A Romano-British homestead built before the mid-1st century and occupied until the end of the 4th, comprising four buildings with an enclosure wall. The principal dwelling house, 92 x 82 ft, was of the double corridor type; the large number of furnaces found suggest that the establishment was engaged in corn production on a large scale.
The earliest house erected in the mid-1st century was possibly of only four rooms. In its final form it was a tripartite villa standing within an enclosure. Within the yard were two ‘basilican’ buildings, a third small outhouse (possibly a granary) and more than a dozen corn-ovens.
A reconstructed portion of tesselated pavement from the villa, (1920 excavation) is housed in the Old Hambleden Museum.
Aerial photographic mapping in 1993 revealed that the buildings are part of an extensive complex of buildings and fields arranged alongside a paved road. It seems likely that this was more than a villa complex: traces of at least 21 buildings have been recorded, all with stone foundations. The site lies immediately to the W of, and is probably associated with, another extensive Roman roadside settlement and field system at the S end of a small valley, and both sites ate 350m-400m from the River Thames.
The excavated buildings, including the main villa and two barns or workshops, one with an annex, are located to the S of a paved road which runs E-W for c.450m. The building with the annex lies immediately adjacent to the road, with traces of at least four further buildings being recorded to the E on both sides of the road.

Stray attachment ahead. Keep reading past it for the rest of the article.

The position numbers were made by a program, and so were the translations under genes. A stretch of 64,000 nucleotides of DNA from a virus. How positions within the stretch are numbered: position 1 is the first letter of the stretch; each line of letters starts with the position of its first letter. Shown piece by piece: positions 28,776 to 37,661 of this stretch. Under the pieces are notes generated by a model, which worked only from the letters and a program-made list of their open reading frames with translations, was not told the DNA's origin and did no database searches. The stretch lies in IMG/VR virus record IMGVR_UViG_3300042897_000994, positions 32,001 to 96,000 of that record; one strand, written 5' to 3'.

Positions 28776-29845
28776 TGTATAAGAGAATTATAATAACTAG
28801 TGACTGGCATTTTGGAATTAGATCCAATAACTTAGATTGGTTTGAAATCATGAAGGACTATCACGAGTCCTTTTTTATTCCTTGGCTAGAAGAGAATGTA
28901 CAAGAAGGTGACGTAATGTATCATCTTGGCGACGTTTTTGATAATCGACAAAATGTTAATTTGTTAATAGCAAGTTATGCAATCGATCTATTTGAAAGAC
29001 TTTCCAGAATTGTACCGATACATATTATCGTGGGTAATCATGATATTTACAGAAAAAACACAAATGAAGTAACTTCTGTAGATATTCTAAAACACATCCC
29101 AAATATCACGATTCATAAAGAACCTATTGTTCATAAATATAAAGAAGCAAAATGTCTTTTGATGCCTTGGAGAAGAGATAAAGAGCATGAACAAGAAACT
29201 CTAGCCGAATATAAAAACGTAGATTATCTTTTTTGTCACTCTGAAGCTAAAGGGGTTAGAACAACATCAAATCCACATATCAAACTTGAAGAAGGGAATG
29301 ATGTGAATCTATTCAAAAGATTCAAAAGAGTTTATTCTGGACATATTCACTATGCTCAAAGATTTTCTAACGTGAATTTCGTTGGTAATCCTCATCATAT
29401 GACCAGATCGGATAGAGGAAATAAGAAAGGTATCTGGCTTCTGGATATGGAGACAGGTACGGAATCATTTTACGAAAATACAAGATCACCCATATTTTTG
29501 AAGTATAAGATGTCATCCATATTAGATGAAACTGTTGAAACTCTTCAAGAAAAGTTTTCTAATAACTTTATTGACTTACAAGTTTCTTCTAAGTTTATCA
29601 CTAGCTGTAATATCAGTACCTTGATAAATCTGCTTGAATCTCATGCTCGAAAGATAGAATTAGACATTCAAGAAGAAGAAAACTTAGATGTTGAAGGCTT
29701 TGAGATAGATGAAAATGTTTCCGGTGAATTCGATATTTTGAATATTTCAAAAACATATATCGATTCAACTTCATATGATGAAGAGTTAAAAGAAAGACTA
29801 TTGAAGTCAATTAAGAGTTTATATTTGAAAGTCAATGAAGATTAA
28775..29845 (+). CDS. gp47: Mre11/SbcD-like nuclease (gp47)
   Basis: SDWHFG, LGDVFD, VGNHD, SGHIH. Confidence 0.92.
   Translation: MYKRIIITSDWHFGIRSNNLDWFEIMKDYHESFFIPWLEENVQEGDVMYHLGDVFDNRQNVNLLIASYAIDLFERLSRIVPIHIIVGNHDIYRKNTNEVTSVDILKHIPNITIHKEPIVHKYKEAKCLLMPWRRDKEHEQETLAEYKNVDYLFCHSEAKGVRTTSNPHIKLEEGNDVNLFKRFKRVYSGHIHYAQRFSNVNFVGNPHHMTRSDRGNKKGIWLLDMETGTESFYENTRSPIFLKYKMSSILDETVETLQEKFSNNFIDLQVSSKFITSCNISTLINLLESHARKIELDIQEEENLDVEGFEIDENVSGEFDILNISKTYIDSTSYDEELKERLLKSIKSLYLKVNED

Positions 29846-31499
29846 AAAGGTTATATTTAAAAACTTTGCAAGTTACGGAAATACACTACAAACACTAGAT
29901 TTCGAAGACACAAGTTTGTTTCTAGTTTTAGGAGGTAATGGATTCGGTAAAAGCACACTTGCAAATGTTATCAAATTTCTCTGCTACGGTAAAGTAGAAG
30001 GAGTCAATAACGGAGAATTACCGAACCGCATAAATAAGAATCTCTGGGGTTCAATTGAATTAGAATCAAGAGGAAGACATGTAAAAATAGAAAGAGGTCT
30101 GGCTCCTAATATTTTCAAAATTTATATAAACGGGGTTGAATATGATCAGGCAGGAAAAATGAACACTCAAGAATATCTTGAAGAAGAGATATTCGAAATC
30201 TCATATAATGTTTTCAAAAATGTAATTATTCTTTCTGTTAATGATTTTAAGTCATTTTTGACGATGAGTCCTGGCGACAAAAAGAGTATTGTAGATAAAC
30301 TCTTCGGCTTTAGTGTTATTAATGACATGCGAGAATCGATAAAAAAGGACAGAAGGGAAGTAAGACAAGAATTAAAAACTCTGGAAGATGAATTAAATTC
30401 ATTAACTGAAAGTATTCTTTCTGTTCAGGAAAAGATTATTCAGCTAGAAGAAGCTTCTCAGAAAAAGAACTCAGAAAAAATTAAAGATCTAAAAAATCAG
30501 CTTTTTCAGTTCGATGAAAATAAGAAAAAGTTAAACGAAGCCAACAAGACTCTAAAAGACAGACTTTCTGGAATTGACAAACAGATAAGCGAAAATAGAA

Another villa is located 750m to the SE at Mill End first identified from aerial photographs in 1921. The villa comprises a winged building with a central porch. The rear of a building has a subdivided corridor. Field walking has located finds including roof tile and pottery. The villa, a number of ditched boundaries, which are probably the remains of enclosures, and a fragment of road are visible as cropmarks and have been mapped from aerial photographs. The boundaries form an incomplete enclosure with the elements which are 45m long. The road is defined by parallel side ditches, which measure 50m, with traces of a metalled surface between. This villa may be a southerly extension of the Roman settlement at Hambledon.
Sites near Hambleden Roman Villa
Claudian Auxiliary Fort (AD 43–54), Legionary Fort, Palace and Triumphal Arches
Neronian Auxiliary Fort (AD 54–68), Vexillation Fort and Vicus
Iron Age Hillfort